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Permanent fire escape ladder hides under the window when not needed

Permanent fire escape ladder h...
An included piece of plastic trim covers the Rescue Ready ladder – most of the time
An included piece of plastic trim covers the Rescue Ready ladder – most of the time
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The Rescue Ready Retrofit, uncovered
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The Rescue Ready Retrofit, uncovered
An included piece of plastic trim covers the Rescue Ready ladder – most of the time
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An included piece of plastic trim covers the Rescue Ready ladder – most of the time
The current version of the Rescue Ready ladder measures about 13 ft long (4 m)
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The current version of the Rescue Ready ladder measures about 13 ft long (4 m)
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While it's a good idea for people with upstairs bedrooms to have a collapsible fire escape ladder handy, quickly finding and deploying the thing could be difficult in a smoke-filled home. That's where the permanently attached Rescue Ready Retrofit is designed to come in.

Developed by Virginia-based firefighters/paramedics Brett Russell and Eric Hartsfield, the setup incorporates a ladder that is user-installed directly below a bedroom window, in place of the pre-existing wooden trim. Its anchoring cleats must be bolted to the load-bearing studs located underneath the plaster or drywall, on either side of the window.

Although there are other permanently attached fire ladders, most of them are contained within a recessed compartment that has to be professionally cut into the wall.

The Rescue Ready Retrofit, uncovered
The Rescue Ready Retrofit, uncovered

By contrast, once it's installed, the Rescue Ready ladder is simply covered with an included piece of molded plastic that replaces the removed wooden trim. In the event of a fire, that piece is quickly popped off, the window is opened, and the ladder is thrown out of it.

That ladder consists of 5052-aluminum rungs with an anti-slip coating, and nylon webbing. The current version of it measures about 13 ft long (4 m), meets ASTM (American Society for Testing and Materials) standards, and can support a weight of over 750 lb (340 kg). It's presently limited to second-floor use, although a longer version is being developed for three-story homes.

The Rescue Ready Retrofit can be ordered now via the link below, although shipping likely won't start until the end of the year– it's priced at US$179. You can see it in use, in the following video.

Source: Rescue Ready

Rescue Ready RetroFit

View gallery - 3 images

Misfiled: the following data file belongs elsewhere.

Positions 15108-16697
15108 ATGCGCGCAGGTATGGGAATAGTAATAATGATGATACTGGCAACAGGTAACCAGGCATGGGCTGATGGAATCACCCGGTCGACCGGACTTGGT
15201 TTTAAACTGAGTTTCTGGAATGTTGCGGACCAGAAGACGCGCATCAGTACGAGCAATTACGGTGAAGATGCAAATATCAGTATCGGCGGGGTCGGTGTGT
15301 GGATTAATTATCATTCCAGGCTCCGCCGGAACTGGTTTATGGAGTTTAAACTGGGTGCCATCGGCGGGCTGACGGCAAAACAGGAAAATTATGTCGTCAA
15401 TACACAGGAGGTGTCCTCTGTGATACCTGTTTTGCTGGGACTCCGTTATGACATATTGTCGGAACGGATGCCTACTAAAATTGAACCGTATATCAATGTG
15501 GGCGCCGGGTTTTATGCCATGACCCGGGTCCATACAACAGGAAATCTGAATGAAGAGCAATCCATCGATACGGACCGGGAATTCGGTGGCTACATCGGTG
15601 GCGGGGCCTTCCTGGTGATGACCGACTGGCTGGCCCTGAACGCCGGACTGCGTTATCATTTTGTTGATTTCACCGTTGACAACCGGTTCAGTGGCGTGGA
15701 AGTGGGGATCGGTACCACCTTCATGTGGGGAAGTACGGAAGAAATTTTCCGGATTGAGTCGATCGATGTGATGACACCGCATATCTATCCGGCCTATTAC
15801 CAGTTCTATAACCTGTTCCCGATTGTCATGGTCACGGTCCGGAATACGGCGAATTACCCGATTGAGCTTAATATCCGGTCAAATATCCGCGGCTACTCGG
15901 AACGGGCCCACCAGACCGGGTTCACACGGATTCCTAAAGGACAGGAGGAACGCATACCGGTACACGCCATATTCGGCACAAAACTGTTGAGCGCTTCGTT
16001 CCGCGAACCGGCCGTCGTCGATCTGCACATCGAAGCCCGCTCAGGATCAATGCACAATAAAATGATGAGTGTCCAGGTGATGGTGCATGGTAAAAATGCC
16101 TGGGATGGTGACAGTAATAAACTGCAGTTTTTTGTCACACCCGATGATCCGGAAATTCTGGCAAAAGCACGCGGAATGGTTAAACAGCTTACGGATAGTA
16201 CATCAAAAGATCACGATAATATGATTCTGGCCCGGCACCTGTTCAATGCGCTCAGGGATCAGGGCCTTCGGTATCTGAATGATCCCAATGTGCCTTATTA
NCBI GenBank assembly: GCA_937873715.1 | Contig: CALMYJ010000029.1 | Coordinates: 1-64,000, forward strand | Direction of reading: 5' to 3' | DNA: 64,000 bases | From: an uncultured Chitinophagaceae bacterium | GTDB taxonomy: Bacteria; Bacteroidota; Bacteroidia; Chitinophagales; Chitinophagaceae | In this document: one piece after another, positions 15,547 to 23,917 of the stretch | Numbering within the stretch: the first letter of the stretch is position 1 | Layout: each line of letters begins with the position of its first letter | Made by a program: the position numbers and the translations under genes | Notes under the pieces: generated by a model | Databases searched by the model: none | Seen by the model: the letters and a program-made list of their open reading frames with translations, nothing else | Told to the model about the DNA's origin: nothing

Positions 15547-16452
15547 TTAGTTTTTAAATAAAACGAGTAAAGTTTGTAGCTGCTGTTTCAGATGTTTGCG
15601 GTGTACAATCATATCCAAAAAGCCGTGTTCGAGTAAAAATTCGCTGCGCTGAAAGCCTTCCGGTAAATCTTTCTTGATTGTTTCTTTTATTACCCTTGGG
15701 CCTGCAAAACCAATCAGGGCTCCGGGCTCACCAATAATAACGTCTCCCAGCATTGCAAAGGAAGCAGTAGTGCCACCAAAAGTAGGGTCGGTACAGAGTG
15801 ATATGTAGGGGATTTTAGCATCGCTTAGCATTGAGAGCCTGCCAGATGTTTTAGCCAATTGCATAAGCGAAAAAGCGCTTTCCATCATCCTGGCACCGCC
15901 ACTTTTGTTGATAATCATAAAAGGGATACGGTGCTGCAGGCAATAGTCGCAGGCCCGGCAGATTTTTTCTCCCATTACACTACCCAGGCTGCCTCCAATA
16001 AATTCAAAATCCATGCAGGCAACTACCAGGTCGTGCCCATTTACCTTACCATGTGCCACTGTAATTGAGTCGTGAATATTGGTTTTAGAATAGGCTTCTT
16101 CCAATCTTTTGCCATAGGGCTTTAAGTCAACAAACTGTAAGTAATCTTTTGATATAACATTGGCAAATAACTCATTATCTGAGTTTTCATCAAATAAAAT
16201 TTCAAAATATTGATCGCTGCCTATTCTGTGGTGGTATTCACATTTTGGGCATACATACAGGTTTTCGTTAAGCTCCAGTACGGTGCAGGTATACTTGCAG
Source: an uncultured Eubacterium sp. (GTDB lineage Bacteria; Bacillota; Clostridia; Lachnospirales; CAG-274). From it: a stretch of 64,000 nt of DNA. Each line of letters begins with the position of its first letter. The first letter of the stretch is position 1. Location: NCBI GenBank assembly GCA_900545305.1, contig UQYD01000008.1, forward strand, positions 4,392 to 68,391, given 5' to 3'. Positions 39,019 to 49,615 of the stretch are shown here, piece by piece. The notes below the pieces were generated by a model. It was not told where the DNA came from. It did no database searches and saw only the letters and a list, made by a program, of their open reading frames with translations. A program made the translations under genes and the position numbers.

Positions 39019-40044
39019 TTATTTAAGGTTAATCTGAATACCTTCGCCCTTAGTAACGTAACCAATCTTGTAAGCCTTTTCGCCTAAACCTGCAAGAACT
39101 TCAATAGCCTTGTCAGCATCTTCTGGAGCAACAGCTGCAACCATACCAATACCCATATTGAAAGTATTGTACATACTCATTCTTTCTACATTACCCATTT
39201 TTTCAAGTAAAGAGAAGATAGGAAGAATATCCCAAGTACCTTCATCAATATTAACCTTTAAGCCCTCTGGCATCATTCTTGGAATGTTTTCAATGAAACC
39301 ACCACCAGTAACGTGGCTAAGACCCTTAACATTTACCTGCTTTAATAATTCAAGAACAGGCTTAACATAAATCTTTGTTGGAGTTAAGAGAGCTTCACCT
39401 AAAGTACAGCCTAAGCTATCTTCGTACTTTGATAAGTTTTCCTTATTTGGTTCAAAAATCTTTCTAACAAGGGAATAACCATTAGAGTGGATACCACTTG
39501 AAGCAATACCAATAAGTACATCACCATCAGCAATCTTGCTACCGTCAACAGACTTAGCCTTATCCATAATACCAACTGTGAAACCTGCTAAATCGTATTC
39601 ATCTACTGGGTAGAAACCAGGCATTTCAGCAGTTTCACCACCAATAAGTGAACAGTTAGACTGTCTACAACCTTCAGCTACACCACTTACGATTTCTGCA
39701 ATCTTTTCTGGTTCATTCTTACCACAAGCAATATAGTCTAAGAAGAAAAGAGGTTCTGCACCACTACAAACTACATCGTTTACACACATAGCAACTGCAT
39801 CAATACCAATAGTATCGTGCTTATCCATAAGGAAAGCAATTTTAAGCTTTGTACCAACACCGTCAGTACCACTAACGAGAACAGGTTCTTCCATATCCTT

7 comments
Grunchy
It's funny that the ladder and velcro strap are all high-vis reflective neon yet it's all hidden under the cover. I bet there will be people who have this thing in their house (let's suppose somebody buys a house from another person with such equipment already attached) and when the situation arises they never even knew it was there.
Maybe it burns up in the fire and nobody ever realizes it was ever there at all. Meanwhile the person is recuperating from a broken leg from the big jump...
Username
Ideally they need something to keep the ladder away from the wall.
jhl385
As a retired firefighter who once installed a residential hose cabinet in my home, this looks like a great invention! Hope they do well with this.
unusualsuspect
Great idea! I built one for a B&B in Nola, but this is much better.
I also installed a hose reel under the kitchen sink because a 150 year old building is basically kindling.
Can't be too careful.
Karmudjun
Great "Heads Up" Ben. Two story single family homes usually have one way in and out of the upstairs area - one set of stairs. I know of a firefighter who place a 'fire pole' outside of his son's windows for safety - and I know the sons that used it for fun and to sneak out at night.

Still - this is a great idea. I laugh when I see all the reflective & vibrant colors since you can't see anything in the middle of dense smoke - but the fire fighters will see the ladder material immediately and double their efforts to
Karmudjun
verify all occupants got out. An addition might be a fire or smoke detector built into the trim with a warning sound and light so that the blind or deaf (I have deaf relatives) might find the egress more easily. Definitely a great design and useful for anyone over the age of 5 or so.....might be a hazard for younger children. Everything is a trade-off!
Utilitarian
Looks like a great product. As landlords this would be useful as not in the eye=line of tenants. If they see the ladder, no doubt it would become someone to reach for of Play with ie broken before it ever gets used.